“And,” finally," anoint thine eyes with eye-salve, that thou mayest see. Seek also of me a clear knowledge and discernment of things, especially of the principles and obligations of religion. Then you will be able to judge rightly concerning your own case, and will understand what God requires of you, and will not take up with an empty profession only, and rely upon external privileges, as a ground of acceptance with God, and a qualification for the happiness of another life.


"I counsel thee to buy of me white raiment, that thou mayest be clothed, and that the shame of thy nakedness do not appear."

These words, as may appear from the coherence, and the general explication already given of them, will lead me to treat of holiness, or virtue, and the practice of it, under the idea of "raiment," or "white" and splendid "raiment:" in doing which I shall take the following method:

I. I shall observe some texts of scripture in which this metaphor is used.

II. I would show particularly what is meant by "white raiment."

III. I shall endeavour to show the grounds and reasons of this metaphorical allusion.

IV. After which I shall conclude with a practical application.

I. In the first place I would observe some texts of scripture, where this metaphor is used, chiefly those of the Old Testament, where there are many examples of it, which have in them such beauty and elegance, as must needs reconcile us to the use of it, and convince us of its fitness and propriety. In this manner is Job's commendable behaviour in the time of his prosperity described: "I put on righteousness, and it clothed me, and judgment as a robe and diadem," Job xxix. 14. The Psalmist wishes eminent degrees of holiness in these words: "Let thy priests be clothed with righteousness," Ps. cix. 17. And describing the transcendent greatness and glory of God, he says: "The Lord reigneth. He is clothed with majesty. The Lord is clothed with strength, wherewith he has girded himself," Ps. xciii. 1. And, "O Lord my God, thou art very great, thou art clothed with honour and majesty, who coverest thyself with light as a garment," Ps. civ. 1, 2. God's appearing for the deliverance of his people, and the destruction of his enemies, is represented by the prophet in this manner: " Then his own arm brought salvation unto hun, and his righteousness it sustained him. For he put on righteousness as a breast-plate, and an helmet of salvation upon his head. And he put on the garments of vengeance for clothing, and was clad with zeal as a cloak," Isa. lix. 16, 17. Of such as prosper in their evil designs the Psalmist says: "Therefore pride compasseth them about as a chain, violence covereth them as a garment," Ps. lxxiii. 5, 6. And men of a malevolent spirit are said to "clothe themselves with cursing," Ps. cix. 17.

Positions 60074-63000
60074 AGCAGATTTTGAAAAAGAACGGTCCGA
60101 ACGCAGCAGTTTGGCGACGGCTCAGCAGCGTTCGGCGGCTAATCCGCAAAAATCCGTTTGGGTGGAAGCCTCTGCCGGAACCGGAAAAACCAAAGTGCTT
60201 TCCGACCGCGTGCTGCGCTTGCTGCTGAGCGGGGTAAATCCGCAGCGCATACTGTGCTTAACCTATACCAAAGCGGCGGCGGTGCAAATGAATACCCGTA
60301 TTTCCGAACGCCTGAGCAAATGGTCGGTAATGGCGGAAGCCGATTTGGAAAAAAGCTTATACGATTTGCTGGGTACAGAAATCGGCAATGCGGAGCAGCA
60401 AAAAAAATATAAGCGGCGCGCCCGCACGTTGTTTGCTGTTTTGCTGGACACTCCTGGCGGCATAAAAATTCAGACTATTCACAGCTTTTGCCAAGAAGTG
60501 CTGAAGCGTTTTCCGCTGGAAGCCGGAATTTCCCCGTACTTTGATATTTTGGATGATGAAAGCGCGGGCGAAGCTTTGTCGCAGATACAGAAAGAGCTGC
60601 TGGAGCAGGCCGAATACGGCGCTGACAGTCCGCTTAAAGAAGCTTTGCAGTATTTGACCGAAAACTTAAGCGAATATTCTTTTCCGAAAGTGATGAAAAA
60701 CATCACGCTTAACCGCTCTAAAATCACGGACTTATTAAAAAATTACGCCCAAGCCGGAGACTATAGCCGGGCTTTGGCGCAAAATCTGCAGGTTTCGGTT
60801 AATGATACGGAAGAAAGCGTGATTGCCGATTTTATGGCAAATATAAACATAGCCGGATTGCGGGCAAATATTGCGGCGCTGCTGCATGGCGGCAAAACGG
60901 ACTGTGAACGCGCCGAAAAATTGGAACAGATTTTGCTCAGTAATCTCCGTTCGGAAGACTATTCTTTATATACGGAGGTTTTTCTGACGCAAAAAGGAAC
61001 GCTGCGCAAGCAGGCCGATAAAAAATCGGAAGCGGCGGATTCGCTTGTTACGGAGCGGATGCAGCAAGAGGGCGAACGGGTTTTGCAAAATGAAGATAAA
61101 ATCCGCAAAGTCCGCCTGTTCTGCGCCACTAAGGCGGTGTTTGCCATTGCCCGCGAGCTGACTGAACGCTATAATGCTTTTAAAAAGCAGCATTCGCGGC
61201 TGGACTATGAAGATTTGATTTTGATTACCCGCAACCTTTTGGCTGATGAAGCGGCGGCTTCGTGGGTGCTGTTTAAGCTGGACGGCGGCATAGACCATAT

Thus we see that the dispositions and qualifications of rational agents, with their corresponding behaviour, are often emphatically set forth by images, borrowed from the attire and covering of the body.

II. I am now to show distinctly what is intended by "white raiment."

And it is manifest, that hereby is not to be understood an outward profession of religion; for this there was among these persons. Our Lord had no need to counsel them to buy this of him. They were a church, and had an angel among them. So far from needing to inculcate upon them a profession of religion, it should seem that they were already too much opinionated upon that account. For which reason